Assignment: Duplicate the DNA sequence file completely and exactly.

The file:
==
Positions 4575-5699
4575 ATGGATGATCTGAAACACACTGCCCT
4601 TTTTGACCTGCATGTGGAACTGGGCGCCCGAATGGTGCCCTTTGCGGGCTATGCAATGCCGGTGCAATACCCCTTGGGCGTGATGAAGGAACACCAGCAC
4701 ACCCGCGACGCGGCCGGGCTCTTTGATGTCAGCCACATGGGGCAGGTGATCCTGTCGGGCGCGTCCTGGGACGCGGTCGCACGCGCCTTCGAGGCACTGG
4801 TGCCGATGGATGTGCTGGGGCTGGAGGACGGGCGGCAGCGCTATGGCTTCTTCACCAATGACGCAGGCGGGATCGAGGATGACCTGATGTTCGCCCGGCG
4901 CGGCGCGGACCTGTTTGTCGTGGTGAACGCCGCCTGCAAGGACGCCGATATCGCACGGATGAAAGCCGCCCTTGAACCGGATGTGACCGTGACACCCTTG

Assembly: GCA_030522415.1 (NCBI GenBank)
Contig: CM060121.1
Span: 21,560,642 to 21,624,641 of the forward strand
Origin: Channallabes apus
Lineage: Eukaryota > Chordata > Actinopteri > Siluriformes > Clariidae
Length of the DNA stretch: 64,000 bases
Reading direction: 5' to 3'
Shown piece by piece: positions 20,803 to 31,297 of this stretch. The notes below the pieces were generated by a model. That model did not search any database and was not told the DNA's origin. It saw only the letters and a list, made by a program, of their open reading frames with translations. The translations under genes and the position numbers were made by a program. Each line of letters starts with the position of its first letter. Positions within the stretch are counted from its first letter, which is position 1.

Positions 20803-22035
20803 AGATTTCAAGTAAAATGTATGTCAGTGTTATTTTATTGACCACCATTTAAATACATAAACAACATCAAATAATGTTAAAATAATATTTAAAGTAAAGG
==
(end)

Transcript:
Positions 4575-5699
4575 ATGGATGATCTGAAACACACTGCCCT
4601 TTTTGACCTGCATGTGGAACTGGGCGCCCGAATGGTGCCCTTTGCGGGCTATGCAATGCCGGTGCAATACCCCTTGGGCGTGATGAAGGAACACCAGCAC
4701 ACCCGCGACGCGGCCGGGCTCTTTGATGTCAGCCACATGGGGCAGGTGATCCTGTCGGGCGCGTCCTGGGACGCGGTCGCACGCGCCTTCGAGGCACTGG
4801 TGCCGATGGATGTGCTGGGGCTGGAGGACGGGCGGCAGCGCTATGGCTTCTTCACCAATGACGCAGGCGGGATCGAGGATGACCTGATGTTCGCCCGGCG
4901 CGGCGCGGACCTGTTTGTCGTGGTGAACGCCGCCTGCAAGGACGCCGATATCGCACGGATGAAAGCCGCCCTTGAACCGGATGTGACCGTGACACCCTTG

Assembly: GCA_030522415.1 (NCBI GenBank)
Contig: CM060121.1
Span: 21,560,642 to 21,624,641 of the forward strand
Origin: Channallabes apus
Lineage: Eukaryota > Chordata > Actinopteri > Siluriformes > Clariidae
Length of the DNA stretch: 64,000 bases
Reading direction: 5' to 3'
Shown piece by piece: positions 20,803 to 31,297 of this stretch. The notes below the pieces were generated by a model. That model did not search any database and was not told the DNA's origin. It saw only the letters and a list, made by a program, of their open reading frames with translations. The translations under genes and the position numbers were made by a program. Each line of letters starts with the position of its first letter. Positions within the stretch are counted from its first letter, which is position 1.

Positions 20803-22035
20803 AGATTTCAAGTAAAATGTATGTCAGTGTTATTTTATTGACCACCATTTAAATACATAAACAACATCAAATAATGTTAAAATAATATTTAAAGTAAAGG